Intra-operative recordings of local field potentials can help localize the subthalamic nucleus in Parkinson's disease surgery.
Chen CC., Pogosyan A., Zrinzo LU., Tisch S., Limousin P., Ashkan K., Yousry T., Hariz MI., Brown P.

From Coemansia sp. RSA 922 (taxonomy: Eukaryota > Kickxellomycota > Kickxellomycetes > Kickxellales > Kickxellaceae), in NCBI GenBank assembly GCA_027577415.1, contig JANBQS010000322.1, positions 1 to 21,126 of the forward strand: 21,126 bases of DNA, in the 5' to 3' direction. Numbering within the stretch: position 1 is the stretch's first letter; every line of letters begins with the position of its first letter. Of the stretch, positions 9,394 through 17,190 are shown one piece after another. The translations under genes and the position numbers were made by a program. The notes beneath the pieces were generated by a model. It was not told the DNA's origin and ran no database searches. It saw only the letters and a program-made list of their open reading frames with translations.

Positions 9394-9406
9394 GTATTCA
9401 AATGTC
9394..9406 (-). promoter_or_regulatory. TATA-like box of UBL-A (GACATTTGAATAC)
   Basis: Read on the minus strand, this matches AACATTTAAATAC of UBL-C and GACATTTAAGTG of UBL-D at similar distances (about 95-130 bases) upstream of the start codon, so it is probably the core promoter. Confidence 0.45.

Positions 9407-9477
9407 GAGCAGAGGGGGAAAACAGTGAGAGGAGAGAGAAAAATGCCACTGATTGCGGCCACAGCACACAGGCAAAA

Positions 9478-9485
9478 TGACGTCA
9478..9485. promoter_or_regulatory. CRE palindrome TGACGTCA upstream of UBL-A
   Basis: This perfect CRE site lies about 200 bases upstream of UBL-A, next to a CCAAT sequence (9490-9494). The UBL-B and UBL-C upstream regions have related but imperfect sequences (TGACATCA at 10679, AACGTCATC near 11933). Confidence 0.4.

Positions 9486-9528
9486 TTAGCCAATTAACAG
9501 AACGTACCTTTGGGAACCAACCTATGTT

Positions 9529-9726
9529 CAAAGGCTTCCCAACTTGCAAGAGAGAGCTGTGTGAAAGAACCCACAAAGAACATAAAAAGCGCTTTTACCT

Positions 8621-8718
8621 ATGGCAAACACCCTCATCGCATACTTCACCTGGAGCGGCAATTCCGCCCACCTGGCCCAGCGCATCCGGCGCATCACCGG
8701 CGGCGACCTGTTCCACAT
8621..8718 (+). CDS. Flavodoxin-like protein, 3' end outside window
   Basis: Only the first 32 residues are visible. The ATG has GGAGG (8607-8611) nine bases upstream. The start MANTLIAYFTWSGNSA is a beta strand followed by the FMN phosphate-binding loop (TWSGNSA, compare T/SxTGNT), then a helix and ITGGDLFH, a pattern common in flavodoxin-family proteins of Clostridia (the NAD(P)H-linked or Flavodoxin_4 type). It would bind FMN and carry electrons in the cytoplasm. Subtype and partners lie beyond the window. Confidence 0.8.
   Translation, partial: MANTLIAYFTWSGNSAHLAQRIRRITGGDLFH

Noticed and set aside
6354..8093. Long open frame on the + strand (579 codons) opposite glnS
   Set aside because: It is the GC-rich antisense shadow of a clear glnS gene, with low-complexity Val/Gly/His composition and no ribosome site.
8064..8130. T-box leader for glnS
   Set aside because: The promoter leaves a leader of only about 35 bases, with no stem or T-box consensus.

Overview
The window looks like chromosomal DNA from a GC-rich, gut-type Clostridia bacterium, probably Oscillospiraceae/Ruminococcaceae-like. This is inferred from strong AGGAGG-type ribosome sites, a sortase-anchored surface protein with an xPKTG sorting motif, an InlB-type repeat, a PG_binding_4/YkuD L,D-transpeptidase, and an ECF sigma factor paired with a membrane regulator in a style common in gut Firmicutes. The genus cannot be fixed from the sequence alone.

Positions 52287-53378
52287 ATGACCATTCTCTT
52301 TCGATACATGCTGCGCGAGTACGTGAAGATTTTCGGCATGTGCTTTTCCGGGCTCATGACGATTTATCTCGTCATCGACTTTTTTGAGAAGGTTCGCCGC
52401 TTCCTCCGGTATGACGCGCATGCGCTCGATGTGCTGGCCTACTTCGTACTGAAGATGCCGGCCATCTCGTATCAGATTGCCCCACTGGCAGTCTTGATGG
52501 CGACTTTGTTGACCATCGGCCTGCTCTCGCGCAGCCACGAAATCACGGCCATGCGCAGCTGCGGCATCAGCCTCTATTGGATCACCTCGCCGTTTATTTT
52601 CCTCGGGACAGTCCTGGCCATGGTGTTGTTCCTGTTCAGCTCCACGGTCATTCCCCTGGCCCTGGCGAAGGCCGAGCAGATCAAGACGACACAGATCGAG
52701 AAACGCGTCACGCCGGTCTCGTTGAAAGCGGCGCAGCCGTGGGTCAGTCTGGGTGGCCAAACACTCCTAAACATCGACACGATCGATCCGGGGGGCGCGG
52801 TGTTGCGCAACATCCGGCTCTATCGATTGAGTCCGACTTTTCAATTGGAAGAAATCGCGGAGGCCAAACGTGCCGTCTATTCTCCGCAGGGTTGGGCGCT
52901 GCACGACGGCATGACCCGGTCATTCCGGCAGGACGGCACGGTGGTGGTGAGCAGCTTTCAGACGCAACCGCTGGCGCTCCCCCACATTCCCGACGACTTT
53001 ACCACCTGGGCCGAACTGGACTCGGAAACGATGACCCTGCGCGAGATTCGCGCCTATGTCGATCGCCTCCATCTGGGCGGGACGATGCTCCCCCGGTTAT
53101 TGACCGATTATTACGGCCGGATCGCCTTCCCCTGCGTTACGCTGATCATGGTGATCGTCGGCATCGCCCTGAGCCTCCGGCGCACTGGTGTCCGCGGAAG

Deep brain stimulation (DBS) of the subthalamic nucleus (STN) can be a highly effective treatment for Parkinson's disease (PD). However, therapeutic efficacy is limited by difficulties in consistently and correctly targeting this nucleus. Increasing evidence suggests that there is abnormal synchronization of beta frequency band activity (approximately 20 Hz) in the STN of PD patients, as reflected in the oscillatory nature of the local field potential (LFP). We hypothesized that an increase in the power of the LFP beta activity may provide intra-operative confirmation of STN targeting in patients undergoing STN implantation for the treatment of advanced PD. Accordingly, we recorded LFPs from the four contacts of DBS electrodes as the latter were advanced in 2 mm steps from a point 4-6 mm above the intended surgical target point in the STN, to a point 4 mm below this. Contacts were configured to give three bipolar recordings of LFPs. These were analyzed on 16 sides in 9 patients. The power in the 13-35 Hz band recorded at the lowest contact pair underwent a steep but focal increase during electrode descent. The depth of the peak beta activity showed excellent agreement with the level of the intra-operative clinical stun effect (k coefficient = 0.792). The depth of peak beta activity also showed 100% specificity and 100% sensitivity for placement within STN in comparison to pre- and Post-operative stereotactic MRI. Functional physiological localization of STN by the on-line spectral analysis of LFPs is quick to perform and may provide information directly relevant to the position of the electrode contact actually used for DBS.